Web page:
The stimulus also made more people eligible. Able-bodied jobless adults without dependents could get benefits for longer than three months. That special easing of eligibility also expired on Sept. 30, 2010. Spokeswoman Daniel told us that 46 states have been able to continue the longer benefit period under special waivers granted because of high unemployment. Previously, able-bodied adults without dependents could collect food stamps for only three months out of any three-year period.

    Otherwise, current eligibility standards are unchanged from what they were before Obama took office, USDA officials say. Generally, those with incomes at or below 130 percent of the official poverty level, and savings of $2,000 or less, may receive aid. The income level is currently just over $29,000 a year for a family of four.

    That leaves the economic downturn that began in 2007 — and the agonizingly slow recovery that followed — as the principal factors making more Americans eligible for food stamps. Officials say that another factor is that Americans today are less reluctant to accept aid than before.

    Of those whose income was low enough to qualify, only 54 percent actually signed up in 2002, but that rose steadily to 72 percent by fiscal 2009, the latest USDA figures show (See Table 2).

    USDA researchers said the jump in the participation rate happened because of actions by state governments. In a report released in August 2011, the Office of Research and Analysis said:
    USDA: States have increased outreach to low-income households, implemented program simplifications, and streamlined application processes to make it easier for eligible individuals to apply for and receive SNAP [food stamp] benefits. Most States also have reduced the amount of information that recipients must report during their certification period to maintain their eligibility and benefit levels, making it easier for low-income households to participate.


    Another reason may be that “food stamps” no longer exist as paper coupons. Instead, beneficiaries now receive plastic debit cards, known as “Electronic Benefit Transfer” or EBT cards, which look pretty much like an ordinary credit card when used in a supermarket checkout line.

    EBT cards have been used in all states since 2004, according to the USDA website. The change to plastic cards was done both to reduce the possibility of fraud, and also to reduce the stigma felt by beneficiaries, and may account for some of the increase in participation.

    In fact, the program is no longer officially called the “food stamp” program. Since 2008, it has been the Supplemental Nutrition Assistance Program, or SNAP for short.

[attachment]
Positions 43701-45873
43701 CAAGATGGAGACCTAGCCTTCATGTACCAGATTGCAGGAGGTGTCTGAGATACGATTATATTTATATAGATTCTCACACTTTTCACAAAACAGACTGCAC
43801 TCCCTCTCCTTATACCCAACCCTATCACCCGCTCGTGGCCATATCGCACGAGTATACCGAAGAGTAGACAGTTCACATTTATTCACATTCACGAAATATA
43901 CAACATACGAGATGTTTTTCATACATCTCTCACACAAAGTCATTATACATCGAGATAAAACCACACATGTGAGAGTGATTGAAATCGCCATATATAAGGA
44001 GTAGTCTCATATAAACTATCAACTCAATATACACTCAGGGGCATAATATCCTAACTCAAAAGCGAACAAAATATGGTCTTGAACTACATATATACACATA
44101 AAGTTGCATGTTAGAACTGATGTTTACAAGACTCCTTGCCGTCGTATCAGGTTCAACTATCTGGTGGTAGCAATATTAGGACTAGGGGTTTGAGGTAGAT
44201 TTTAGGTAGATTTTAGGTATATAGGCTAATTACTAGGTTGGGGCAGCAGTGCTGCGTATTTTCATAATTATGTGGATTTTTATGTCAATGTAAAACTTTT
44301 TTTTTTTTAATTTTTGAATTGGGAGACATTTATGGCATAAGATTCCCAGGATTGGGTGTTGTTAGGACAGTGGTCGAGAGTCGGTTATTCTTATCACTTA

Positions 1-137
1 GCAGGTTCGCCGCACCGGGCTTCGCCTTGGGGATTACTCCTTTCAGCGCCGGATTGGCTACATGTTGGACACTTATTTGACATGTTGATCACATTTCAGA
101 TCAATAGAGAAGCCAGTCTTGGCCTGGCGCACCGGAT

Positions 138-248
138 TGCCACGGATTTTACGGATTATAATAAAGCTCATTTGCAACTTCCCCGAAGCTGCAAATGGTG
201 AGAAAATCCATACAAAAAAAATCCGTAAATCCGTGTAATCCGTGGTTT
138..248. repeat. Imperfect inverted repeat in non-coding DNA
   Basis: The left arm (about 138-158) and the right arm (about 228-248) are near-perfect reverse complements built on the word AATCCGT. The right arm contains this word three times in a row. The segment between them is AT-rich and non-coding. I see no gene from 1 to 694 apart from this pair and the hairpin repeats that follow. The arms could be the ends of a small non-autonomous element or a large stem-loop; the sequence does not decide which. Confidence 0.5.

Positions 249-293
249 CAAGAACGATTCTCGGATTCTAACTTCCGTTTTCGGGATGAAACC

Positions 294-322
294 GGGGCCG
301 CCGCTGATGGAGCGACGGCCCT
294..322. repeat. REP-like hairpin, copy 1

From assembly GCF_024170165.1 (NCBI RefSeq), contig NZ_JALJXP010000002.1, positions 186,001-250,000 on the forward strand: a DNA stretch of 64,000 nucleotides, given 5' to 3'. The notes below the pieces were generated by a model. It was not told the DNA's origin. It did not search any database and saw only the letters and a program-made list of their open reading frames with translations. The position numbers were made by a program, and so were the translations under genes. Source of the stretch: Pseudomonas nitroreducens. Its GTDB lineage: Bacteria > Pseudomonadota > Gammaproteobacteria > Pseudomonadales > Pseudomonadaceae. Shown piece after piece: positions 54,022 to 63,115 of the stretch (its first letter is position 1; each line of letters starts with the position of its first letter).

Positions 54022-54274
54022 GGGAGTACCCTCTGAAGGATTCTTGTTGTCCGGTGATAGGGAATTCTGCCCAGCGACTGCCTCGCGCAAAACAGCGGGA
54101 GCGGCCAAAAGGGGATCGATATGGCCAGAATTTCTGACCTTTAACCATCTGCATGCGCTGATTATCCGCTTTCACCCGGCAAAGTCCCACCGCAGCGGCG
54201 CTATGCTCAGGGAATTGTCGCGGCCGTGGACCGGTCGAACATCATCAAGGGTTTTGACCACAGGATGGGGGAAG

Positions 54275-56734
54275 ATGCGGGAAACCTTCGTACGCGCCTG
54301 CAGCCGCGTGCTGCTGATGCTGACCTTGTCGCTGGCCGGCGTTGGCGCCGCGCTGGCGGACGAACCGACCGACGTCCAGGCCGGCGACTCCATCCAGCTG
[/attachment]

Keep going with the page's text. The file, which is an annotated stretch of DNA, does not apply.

Who Gets Food Stamps?


    The most recent Department of Agriculture report on the general characteristics of the SNAP program’s beneficiaries says that in the fiscal year that ended Sept. 30, 2010:
    • 47 percent of beneficiaries were children under age 18.
    • 8 percent were age 60 or older.
    • 41 percent lived in a household with earnings from a job — the so-called “working poor.”
    • The average household received a monthly benefit of $287.
    • 36 percent were white (non-Hispanic), 22 percent were African American (non-Hispanic) and 10 percent were Hispanic (Table A.21).
    Update, Feb. 5: USDA data understate these figures, however, because participants are not required to state their race or ethnic background. As a result, 18.9 percent are listed as “race unknown.”) A more accurate estimate of the racial and ethnic composition of food-stamp recipients can be drawn from U.S. Census data, based on a sample of households surveyed each year in the American Community Survey. For 2010, Census data show the following for households that reported getting food stamp assistance during the year:
    • 49 percent were white (non-Hispanic); 26 percent were black or African American; and 20 percent were Hispanic (of any race).
    Note that Census data somewhat understate the total number of persons receiving food stamps, compared with the more accurate head count from USDA, which is based on actual benefit payments. Survey participants may be reluctant to state that they have received public assistance during the year. So the Census figures on race and ethnic background can’t be guaranteed to be completely accurate. But we judge the Census figures to be a better approximation of reality regarding race and ethnic background than USDA figures.